Before copying any copyrighted document, the reprographic unit and/or any campus copy center must have either a copy of the copyright owners permission or a signed statement from the instructor that the material meets the fair use standards. Readers, course packs, anthologies, compilations, compendia, etc. are not eligible to be copied under the fair use standards and permission must be obtained from the copyright owner.

    Neither the reprographic unit nor any campus copy center shall be responsible for interpreting copyright law or determining compliance.

    Below are three categories of materials. University documents will fall into one of them and must be treated accordingly:

    1. Unrestricted Photocopying
      1. Works that entered the public domain may be reproduced without restriction. Any work published in the U.S. before January 1, 1978 without a copyright notice has entered the public domain.

        Works in the public domain are not protected by copyright and do not bear a copyright notice, which consists of the copyright symbol (a letter "c" in a circle, the word "Copyright" or the abbreviation "Copr.") plus the year of first publication, for books, and the name of the copyright owner.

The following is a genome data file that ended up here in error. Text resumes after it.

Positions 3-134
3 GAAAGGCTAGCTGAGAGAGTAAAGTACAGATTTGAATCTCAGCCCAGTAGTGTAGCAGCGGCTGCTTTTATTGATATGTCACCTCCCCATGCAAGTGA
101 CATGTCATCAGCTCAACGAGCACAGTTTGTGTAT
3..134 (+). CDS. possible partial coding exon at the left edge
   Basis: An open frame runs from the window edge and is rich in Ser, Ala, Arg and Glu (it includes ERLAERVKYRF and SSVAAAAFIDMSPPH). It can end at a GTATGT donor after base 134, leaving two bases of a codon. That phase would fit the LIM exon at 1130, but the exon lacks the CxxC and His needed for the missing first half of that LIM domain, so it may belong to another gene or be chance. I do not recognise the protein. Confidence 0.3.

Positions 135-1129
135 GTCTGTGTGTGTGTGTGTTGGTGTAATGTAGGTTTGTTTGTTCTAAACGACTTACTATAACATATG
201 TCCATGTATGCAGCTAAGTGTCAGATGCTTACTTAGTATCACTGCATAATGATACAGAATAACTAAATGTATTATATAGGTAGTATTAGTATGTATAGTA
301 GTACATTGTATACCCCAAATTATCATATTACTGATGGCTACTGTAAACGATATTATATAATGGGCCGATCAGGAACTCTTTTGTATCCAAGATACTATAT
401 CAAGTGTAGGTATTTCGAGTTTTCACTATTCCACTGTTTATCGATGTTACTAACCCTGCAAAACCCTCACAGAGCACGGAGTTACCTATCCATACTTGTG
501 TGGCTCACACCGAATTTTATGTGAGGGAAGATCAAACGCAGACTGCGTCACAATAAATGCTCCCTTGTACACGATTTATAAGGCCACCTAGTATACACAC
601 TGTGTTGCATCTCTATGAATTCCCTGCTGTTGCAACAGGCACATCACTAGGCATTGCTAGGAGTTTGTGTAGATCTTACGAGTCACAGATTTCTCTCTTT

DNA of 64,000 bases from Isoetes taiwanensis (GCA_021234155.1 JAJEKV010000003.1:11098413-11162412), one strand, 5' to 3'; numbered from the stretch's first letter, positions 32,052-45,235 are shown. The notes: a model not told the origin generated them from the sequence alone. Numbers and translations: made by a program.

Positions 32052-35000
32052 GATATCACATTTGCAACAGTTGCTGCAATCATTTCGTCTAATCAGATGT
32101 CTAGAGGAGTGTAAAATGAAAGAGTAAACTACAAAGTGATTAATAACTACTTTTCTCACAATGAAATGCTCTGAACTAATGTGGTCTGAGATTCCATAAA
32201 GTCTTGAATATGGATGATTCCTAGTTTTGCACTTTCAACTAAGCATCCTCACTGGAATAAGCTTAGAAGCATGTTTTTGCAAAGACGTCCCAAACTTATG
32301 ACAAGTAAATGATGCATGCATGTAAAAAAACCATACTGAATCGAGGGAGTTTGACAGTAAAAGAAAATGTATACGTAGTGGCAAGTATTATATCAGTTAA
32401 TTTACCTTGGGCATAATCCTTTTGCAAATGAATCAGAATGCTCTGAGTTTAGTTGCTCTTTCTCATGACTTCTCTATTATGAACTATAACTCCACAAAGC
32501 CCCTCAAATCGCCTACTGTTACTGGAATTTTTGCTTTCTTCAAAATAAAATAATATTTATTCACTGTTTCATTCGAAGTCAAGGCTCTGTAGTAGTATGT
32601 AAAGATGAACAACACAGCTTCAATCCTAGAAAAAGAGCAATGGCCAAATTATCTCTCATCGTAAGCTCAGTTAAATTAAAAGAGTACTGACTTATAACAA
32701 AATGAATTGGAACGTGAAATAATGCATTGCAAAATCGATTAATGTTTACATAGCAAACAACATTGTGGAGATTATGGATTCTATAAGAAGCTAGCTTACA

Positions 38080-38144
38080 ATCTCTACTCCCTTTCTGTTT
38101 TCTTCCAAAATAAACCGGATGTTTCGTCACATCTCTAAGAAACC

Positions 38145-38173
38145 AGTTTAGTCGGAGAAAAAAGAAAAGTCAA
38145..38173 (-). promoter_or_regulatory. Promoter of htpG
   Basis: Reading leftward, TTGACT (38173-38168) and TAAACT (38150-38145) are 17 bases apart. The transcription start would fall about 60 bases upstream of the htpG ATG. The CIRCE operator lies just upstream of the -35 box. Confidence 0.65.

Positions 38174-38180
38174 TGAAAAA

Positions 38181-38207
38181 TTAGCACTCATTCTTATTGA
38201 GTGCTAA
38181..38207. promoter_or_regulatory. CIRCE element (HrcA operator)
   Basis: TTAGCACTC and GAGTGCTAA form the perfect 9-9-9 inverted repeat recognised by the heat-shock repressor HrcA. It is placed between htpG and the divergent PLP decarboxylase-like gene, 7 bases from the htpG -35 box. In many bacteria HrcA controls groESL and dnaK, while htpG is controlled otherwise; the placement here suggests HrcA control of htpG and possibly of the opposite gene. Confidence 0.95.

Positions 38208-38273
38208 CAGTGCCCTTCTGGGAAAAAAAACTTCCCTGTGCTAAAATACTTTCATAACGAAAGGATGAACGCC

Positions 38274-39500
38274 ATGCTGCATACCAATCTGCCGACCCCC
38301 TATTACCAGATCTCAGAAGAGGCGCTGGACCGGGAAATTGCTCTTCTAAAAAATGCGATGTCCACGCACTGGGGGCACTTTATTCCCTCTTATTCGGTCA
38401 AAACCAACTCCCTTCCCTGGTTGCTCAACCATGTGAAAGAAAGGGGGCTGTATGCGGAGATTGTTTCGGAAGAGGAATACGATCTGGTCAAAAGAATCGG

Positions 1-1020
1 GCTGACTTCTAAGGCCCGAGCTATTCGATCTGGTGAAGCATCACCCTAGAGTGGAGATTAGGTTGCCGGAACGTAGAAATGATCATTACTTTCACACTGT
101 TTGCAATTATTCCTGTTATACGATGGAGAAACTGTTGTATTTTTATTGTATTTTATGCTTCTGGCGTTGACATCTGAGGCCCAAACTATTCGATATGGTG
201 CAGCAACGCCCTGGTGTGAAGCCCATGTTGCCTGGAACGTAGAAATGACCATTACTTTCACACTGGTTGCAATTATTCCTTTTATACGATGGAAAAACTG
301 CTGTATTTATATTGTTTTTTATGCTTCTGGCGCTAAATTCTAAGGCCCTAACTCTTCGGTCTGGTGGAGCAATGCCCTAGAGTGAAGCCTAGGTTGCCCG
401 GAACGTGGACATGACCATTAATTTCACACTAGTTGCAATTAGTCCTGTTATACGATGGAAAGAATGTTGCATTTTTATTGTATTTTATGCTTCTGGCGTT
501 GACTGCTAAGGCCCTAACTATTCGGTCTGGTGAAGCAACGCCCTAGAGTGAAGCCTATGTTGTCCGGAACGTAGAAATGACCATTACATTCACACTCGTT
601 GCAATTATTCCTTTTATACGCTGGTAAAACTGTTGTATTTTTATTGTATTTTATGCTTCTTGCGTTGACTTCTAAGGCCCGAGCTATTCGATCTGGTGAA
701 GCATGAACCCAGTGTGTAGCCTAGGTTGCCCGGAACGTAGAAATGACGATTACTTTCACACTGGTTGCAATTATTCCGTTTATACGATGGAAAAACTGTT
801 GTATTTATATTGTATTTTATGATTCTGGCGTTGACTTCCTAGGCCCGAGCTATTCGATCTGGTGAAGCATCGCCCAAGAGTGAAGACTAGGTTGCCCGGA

2. Works with expired copyrights may be reproduced without restriction. U.S. copyrights more than 75 years old may be assumed to have expired.
      3. Most U.S. government publications may be reproduced without restrictions because they are not copyrightable. A small percentage of government works are prepared by outside authors on contract to the government and, if copyrighted, will include a copyright notice in front or back.
    2. Copying Requiring Prior Written Permission from the Owner
      1. Copying for profit: If students are charged more than the actual cost of photocopying, the resulting income is considered profit. This applies to copies made by a commercial copy center or University facilities and distributed either by the copier or by the instructor.
      2. Unpublished works: The law gives automatic copyright protection to unpublished works from the time they are created until they are published. Unpublished works such as theses and dissertations are protected under the existing act for the life of the author plus fifty years.
      3. Special works: In some cases, specialized materials such as maps, anatomical diagrams, and drawings are copyrighted separately even though they appear in a textbook or other printed work. In this case, no reproduction of the work would constitute fair use and permission must be obtained for even one copy.
      4. Consumable works: Written permission must be obtained before making multiple copies of copyrighted works which are intended to be consumed in the classroom, such as workbooks, exercises, and standardized tests and their answers.
    3. Copying Under the Fair Use Standards